Spring Alumni and Friends Conference

CEC Spring Alumni & Friends Conference April 29, 2022

The conference is a forum for CEC alumni and friends to return to campus to share with students and faculty their technical expertise and career-related advice. The day-long conference will feature a morning and afternoon session with four concurrent presentations and panel discussions.

Alumni Conference Sessions

Opening Remarks 8:30 – 9:20am

Room 154-8
Dean Beena Sukumaran

Morning Sessions 9:30 – 10:10am

Room 110
Cyber Security in Manufacturing and Infrastructure
Presenter: Aaron Pittenger

Room 108
Smart Manufacturing - what does it mean and where is it going?
Presenter: Scott Summerville

Room 112
CPB Graduate Student Displays

Room 124
Pandemic Projects: Writing for the ACM
Presenter: Doug Meil


Morning Sessions 10:25 – 10:55am

Room 108
Transient Thermal Impedance: Method & Application
Presenter: Greg Shendel

Room 110
Applied Industrial AI
Presenter: Nate Arnold

Room 112
Senior Design Displays

Room 124
Is Your Engineering Career Serving You?
Presenter: Mary Kinsella

Morning Sessions 11:10 – 11:40am

Room 108
The Future of Robotics
Presenter: Laura Wasson

Room 110
Digital Trends in Healthcare
Presenter: Mark MacNaughton

Room 112
Senior Design Displays

Room 124
Impact Through Influence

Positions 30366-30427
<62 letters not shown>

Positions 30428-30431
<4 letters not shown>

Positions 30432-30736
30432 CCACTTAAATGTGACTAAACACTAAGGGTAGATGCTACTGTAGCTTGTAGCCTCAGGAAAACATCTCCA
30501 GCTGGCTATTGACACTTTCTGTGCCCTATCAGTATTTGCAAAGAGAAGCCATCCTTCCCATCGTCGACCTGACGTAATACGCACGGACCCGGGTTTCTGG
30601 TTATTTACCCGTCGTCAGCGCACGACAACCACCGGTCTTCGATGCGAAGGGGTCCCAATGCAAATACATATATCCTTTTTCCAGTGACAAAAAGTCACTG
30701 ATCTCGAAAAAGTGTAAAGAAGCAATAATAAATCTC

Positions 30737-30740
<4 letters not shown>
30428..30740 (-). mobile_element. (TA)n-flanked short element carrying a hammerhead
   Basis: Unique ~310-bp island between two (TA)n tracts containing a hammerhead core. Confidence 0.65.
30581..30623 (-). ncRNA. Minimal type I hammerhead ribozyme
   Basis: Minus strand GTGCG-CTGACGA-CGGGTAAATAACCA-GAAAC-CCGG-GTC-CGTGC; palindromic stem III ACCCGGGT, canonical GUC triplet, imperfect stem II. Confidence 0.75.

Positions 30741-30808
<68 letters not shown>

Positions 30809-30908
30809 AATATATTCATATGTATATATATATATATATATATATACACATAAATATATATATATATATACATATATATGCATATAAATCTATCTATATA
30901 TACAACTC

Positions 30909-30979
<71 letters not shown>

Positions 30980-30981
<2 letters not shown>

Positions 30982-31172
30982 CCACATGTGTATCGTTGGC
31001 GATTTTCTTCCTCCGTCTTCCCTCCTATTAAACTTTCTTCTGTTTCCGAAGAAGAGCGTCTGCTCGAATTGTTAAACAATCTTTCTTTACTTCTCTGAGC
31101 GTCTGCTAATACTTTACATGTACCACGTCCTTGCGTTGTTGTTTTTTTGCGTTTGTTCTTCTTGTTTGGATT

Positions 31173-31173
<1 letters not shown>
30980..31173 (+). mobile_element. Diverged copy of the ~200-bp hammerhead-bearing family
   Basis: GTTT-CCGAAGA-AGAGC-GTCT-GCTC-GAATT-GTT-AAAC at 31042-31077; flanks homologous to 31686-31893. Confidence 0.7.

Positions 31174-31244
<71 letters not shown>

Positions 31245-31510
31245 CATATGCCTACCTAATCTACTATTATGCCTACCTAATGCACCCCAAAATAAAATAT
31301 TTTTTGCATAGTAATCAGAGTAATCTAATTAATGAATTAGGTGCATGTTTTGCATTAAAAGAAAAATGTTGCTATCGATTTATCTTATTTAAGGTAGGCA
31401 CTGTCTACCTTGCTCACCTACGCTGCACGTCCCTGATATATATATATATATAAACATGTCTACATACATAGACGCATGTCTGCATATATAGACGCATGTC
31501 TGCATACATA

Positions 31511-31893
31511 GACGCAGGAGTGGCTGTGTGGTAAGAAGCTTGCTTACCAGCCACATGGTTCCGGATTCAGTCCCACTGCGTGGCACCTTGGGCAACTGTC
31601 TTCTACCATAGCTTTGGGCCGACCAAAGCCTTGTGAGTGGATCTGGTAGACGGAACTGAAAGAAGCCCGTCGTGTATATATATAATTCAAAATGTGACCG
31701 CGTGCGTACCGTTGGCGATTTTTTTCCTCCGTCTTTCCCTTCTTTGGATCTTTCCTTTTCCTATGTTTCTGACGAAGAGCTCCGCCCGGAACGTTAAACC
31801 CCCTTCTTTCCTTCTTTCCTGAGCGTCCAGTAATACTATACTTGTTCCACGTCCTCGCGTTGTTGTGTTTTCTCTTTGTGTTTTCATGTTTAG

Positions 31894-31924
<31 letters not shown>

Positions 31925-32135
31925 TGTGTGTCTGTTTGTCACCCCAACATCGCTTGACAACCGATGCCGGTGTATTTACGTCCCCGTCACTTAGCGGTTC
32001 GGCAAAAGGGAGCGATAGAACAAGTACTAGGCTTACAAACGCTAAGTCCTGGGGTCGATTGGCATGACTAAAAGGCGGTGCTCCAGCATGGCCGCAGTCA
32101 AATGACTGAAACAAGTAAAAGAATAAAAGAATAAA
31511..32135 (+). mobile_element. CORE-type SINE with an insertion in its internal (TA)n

Presenter: Susan Visconte

Lunch Buffet 11:45am - 1:00pm

1:15 -2:00pm - Executive Panel

Presenters: Brett Cope - President & CEO Powell Industries and Jon Olson - Senior Vice President, Industrial Automation USA Schneider Electric

Afternoon Sessions 2:10 - 3:00pm

Room 108
Legal 101 Patents & Trademarks
Presenter: Megan Hymore

Room 110
Connecting Virtually in a Global Workplace
Moderator: Jeff Northup
Panelists: Aaron Pittenger, Nate Arnold

Room 112
MME Graduate Posters

Room 124
Alumni Engagement in University Innovation and Commercialization
Presenter: Mark Richey

Room 186
Transitioning from Miami to the Working World
Panelists: Caroline Danzi, Emily Hughes, Nora Winnestaffer

Afternoon Sessions 3:10 - 4:00pm

Room 108
Megatrends: Emerging Technologies and Implications
Presenter: Shalendra Porwal

Room 110
Cybersecurity Best Practices for Individuals, Entrepreneurs and Small Businesses
Presenter: Phillip Long

Room 112
MME Graduate Posters

Room 124
A Journey in Process Automation
Presenter: Allen Card

Room 186
Women in Engineering & Computing Panel
Moderator: Skyler Silva - student President - Society of Women Engineers
Panelists: Disha Patel, Asha Montante, Amy Augustine

Check out the presenters below.

For those coming into Oxford the night before, please join us at our Senior Design Expo on Thursday, April 28, from 5:30-7:30p in our Engineering buildings.  

This year's conference will be held at the Marcum Hotel & Conference Center.  Registration and continental breakfast run from 7:30a - 8:30a.  We will also host a social hour from 4:00-5:00p.

The luncheon is now full.

If you have questions about the event, email or call Clark Kelly kellyca@MiamiOH.edu, (513) 529-0702.

Alumni Conference Presentations

Nate Arnold

Nate Arnold '02

Title: Applied Industrial AI  

Applying artificial intelligence technologies in a global industrial company like GE isn’t easy. While there is no shortage of data, getting complete, accurate, and relevant data can be a lengthy exercise of trial and error, fraught with frequent error. I will share a couple of examples of projects within GE Power focusing not just on the technology and methods, but just as importantly the business case leading to successful functional and IT engagement. With the right expertise and support AI can make a difference in the industrial space